• Sentence fragments are easy to identify when reading your work out loud; they just don’t sound right.
sentence fragment2
Sentence Fragment
  • Examples:
    • Tom and Cindy, who went to the movie.
    • Because she went downstairs.
    • While she did the laundry.
    • When the principal announced the assembly.
    • Because the movie was too scary.
    • Since we cleaned our room.
    • Megan and Christy, amateur detectives.
subject verb agreement
Subject/Verb Agreement
  • Steps for avoiding subject-verb embarrassment:
    • Find the main verb
    • Find the subject of the verb
    • Is the subject singular or plural?
    • If your subject is singular, match it with the correct verb. If your subject is plural, match them with the correct verb.
subject verb agreement1
Subject/Verb Agreement

Rules for subject-verb agreement:

  • Subjects connected by and are plural: Bob and Henry are here.
  • Certain expressions (as well as, including, together with, with, etc.) logically seem to change a singular subject to plural. They don’t. These expressions will be set off from the subject by commas.
    • Bob, along with Dianne and Henry¸ is going on vacation.
    • Henry, as well as Bob, plans to vacation in his living room.
subject verb agreement2
Subject/Verb Agreement
  • Singular subjects connected by a conjunction such as either-or, neither-nor, nor stay singular: Neither Bob nor Henry is able to get up from the couch.
  • If a singular and plural subject are connected by either- or, neither-nor, or, nor the verb should agree with the subject closer to it.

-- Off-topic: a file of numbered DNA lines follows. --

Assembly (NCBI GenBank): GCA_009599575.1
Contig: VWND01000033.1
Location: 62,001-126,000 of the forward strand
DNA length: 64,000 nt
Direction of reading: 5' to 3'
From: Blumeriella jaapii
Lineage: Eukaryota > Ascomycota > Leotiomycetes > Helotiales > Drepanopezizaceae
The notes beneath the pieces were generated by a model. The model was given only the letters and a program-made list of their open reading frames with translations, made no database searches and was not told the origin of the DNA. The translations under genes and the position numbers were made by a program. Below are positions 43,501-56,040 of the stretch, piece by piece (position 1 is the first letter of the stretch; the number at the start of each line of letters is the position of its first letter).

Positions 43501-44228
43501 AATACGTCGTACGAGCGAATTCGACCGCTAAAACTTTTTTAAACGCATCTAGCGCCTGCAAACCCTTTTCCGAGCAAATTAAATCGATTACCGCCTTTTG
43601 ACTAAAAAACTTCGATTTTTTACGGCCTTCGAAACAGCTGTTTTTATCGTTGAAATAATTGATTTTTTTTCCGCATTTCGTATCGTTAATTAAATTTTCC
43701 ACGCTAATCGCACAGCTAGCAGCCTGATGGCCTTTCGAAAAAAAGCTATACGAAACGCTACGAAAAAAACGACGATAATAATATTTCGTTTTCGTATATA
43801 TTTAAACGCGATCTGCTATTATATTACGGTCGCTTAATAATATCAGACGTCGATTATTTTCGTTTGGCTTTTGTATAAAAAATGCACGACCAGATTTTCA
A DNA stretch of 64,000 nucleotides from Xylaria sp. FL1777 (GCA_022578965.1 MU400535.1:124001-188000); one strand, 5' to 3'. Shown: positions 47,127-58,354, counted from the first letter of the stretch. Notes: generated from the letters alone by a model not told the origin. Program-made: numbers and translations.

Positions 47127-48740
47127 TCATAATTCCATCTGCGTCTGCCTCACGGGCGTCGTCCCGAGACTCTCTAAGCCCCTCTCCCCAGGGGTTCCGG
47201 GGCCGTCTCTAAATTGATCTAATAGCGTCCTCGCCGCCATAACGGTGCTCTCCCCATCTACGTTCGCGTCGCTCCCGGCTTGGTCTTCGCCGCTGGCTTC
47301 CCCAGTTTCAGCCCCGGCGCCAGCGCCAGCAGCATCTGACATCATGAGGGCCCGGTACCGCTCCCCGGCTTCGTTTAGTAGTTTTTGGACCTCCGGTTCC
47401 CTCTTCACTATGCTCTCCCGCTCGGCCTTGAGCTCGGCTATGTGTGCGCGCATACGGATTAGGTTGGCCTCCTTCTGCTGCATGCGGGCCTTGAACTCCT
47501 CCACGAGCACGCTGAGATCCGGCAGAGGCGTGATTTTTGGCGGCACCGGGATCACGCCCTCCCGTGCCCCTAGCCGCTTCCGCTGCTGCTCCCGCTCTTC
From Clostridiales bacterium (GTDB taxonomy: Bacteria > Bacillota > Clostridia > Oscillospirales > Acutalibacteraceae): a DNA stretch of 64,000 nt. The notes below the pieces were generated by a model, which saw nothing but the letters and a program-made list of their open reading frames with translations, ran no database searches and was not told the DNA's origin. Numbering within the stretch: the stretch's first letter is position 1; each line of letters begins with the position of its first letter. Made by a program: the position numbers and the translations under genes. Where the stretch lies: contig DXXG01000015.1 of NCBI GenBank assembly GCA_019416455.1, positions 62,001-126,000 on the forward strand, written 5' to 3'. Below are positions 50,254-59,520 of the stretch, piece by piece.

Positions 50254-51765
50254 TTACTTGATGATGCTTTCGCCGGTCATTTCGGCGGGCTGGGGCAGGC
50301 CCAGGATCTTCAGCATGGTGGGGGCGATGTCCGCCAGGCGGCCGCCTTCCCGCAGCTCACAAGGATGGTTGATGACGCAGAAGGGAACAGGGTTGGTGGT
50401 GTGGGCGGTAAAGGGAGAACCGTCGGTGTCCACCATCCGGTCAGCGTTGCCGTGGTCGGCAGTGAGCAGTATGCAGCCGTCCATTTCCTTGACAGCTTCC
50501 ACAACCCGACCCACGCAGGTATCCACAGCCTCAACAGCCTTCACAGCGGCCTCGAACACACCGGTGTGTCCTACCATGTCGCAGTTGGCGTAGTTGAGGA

• Neither Bob nor the otherswere able to get off the couch.
    • Neither the others nor Bob is able to get off the couch.
subject verb agreement3
Subject/Verb Agreement
  • Collective nouns such as family, committee, jury, crowd, and group are almost always singular. “People” is an example of a collective noun that is plural.
  • Numbers that represent a single unit are singular.
    • A million dollars is a lot of money to keep under your mattress
    • Ten years is a long time to be without work
faulty verb tense
Faulty Verb Tense

All I have to say about this is:

USE PRESENT TENSE IN YOUR ESSAY!

Unless you are talking about Golding, because he is dead and therefore past tense.

misplaced modifier
Misplaced Modifier
  • These ones make me laugh because they are so ridiculous:
  • The native woman was carrying a heavy jar on her head which was filled with water.
  • I left the house just as the sun rose and went fishing.
  • I have read the diary that my sister wrote many times.
  • He struck the goldfish bowl with his head which was fortunately empty.
  • A silk umbrella was lost by a wealthy gentleman with a carved head.
commas
Commas
  • You are comma abusers!
  • Put commas where, if you were reading something out loud, you would have a natural pause.
  • With conjunctions, you need a comma if both sides of the conjunction can stand alone.
    • EXAMPLE: I bought a CD player, and we listened to Carla’s CD’s.
    • EXAMPLE: I bought a CD player and listened to Carla’s CD’s.